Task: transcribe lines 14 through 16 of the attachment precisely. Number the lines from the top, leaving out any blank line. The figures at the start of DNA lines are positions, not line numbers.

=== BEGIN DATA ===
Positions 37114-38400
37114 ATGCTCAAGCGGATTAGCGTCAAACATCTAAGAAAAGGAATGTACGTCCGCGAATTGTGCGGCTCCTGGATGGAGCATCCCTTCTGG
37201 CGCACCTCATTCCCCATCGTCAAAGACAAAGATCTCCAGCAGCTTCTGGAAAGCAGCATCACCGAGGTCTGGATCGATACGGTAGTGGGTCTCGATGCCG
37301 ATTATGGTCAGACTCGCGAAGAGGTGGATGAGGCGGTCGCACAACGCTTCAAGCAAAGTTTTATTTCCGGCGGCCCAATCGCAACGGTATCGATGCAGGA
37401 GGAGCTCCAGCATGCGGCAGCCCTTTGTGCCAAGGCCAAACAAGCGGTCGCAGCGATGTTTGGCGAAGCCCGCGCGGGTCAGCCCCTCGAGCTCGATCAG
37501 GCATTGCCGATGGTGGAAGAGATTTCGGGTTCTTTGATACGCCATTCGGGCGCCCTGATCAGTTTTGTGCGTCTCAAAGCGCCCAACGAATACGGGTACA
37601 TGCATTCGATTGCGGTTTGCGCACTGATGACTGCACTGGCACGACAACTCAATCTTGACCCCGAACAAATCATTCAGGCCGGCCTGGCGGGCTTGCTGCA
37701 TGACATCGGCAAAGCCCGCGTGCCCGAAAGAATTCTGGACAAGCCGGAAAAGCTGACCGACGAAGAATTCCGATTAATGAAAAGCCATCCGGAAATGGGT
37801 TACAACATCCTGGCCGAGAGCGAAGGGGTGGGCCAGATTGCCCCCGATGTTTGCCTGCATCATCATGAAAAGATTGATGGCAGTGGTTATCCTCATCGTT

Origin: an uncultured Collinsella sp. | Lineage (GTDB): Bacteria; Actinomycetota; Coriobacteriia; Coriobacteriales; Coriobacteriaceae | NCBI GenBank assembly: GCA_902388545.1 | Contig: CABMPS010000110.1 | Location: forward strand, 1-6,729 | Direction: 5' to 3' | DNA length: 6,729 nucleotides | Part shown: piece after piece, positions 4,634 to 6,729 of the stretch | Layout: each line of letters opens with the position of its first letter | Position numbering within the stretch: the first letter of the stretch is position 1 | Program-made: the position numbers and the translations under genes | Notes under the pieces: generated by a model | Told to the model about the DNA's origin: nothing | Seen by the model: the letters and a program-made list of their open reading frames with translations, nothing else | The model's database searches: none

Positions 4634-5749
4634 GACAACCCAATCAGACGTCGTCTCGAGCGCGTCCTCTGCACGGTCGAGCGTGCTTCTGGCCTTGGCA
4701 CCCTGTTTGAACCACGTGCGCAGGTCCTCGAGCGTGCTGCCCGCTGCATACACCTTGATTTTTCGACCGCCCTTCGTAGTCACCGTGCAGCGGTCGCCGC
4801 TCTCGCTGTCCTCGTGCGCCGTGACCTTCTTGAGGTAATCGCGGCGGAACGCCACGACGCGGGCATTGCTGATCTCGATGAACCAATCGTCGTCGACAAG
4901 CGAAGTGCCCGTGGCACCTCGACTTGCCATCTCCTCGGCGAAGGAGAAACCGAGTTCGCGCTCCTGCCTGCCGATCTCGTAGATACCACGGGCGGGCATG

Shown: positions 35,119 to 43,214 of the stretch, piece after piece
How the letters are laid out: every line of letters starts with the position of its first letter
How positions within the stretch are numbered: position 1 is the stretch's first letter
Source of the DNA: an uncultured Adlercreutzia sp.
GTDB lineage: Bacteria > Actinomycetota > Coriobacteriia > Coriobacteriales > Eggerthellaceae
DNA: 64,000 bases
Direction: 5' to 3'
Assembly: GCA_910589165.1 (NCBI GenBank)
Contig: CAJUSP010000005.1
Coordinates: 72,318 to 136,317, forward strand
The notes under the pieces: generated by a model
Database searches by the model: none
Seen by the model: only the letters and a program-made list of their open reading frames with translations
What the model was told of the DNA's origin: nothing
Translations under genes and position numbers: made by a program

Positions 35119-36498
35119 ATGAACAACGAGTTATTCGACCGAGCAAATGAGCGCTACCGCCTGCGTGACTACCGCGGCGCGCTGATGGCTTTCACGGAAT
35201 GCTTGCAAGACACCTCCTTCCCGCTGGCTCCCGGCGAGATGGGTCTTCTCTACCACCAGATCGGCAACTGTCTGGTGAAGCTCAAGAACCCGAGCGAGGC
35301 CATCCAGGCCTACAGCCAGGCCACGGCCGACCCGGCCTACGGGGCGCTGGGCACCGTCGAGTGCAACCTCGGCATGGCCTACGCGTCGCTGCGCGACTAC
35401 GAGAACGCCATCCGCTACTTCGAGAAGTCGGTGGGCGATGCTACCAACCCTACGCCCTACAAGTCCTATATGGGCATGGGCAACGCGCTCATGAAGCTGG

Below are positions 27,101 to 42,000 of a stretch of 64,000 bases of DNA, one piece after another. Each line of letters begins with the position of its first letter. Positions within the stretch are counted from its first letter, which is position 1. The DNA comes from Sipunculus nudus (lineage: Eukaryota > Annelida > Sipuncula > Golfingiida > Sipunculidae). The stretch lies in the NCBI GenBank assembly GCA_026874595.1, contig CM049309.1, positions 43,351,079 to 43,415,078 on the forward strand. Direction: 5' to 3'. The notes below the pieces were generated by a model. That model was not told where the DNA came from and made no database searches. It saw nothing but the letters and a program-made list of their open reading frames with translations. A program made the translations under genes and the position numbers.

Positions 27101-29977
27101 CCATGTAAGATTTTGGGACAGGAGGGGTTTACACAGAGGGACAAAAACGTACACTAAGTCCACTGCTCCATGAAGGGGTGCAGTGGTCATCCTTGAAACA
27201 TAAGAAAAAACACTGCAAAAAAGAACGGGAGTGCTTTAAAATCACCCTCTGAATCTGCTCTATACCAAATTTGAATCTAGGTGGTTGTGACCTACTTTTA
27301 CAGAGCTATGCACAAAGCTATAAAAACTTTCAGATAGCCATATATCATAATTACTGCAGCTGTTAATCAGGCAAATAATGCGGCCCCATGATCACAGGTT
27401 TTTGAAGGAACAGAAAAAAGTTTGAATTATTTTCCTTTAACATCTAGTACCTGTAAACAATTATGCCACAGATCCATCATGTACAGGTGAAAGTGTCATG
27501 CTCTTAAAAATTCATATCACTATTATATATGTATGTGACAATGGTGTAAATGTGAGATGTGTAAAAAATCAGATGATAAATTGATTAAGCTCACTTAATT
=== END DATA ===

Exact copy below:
4801 TCTCGCTGTCCTCGTGCGCCGTGACCTTCTTGAGGTAATCGCGGCGGAACGCCACGACGCGGGCATTGCTGATCTCGATGAACCAATCGTCGTCGACAAG
4901 CGAAGTGCCCGTGGCACCTCGACTTGCCATCTCCTCGGCGAAGGAGAAACCGAGTTCGCGCTCCTGCCTGCCGATCTCGTAGATACCACGGGCGGGCATG

Shown: positions 35,119 to 43,214 of the stretch, piece after piece